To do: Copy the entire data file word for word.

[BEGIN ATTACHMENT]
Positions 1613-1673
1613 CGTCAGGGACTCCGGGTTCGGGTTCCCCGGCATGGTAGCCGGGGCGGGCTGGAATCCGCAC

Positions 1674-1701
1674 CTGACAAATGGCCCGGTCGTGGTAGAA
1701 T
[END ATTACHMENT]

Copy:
Positions 1613-1673
1613 CGTCAGGGACTCCGGGTTCGGGTTCCCCGGCATGGTAGCCGGGGCGGGCTGGAATCCGCAC

Positions 1674-1701
1674 CTGACAAATGGCCCGGTCGTGGTAGAA
1701 T